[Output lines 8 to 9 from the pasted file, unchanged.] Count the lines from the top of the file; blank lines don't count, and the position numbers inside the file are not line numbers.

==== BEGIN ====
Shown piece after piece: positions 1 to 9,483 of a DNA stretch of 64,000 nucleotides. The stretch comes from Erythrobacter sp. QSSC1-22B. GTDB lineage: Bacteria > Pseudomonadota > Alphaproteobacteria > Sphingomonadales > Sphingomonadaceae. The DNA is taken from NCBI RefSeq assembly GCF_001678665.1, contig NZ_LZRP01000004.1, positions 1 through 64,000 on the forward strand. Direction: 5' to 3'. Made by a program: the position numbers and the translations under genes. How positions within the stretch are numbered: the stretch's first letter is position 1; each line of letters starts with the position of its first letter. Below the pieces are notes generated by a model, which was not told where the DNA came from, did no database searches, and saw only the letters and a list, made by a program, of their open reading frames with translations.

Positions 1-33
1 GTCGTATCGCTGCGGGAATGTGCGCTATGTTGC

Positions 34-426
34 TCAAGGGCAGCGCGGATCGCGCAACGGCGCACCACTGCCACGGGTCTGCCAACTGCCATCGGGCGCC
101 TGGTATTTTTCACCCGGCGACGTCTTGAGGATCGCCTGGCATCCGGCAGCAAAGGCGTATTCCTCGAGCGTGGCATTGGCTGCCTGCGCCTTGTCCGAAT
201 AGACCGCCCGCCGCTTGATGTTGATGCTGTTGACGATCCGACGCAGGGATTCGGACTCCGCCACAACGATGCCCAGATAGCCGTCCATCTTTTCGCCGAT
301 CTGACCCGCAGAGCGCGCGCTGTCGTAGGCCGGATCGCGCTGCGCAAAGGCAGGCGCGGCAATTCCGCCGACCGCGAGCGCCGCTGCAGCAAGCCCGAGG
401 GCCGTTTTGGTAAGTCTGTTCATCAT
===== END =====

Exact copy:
301 CTGACCCGCAGAGCGCGCGCTGTCGTAGGCCGGATCGCGCTGCGCAAAGGCAGGCGCGGCAATTCCGCCGACCGCGAGCGCCGCTGCAGCAAGCCCGAGG
401 GCCGTTTTGGTAAGTCTGTTCATCAT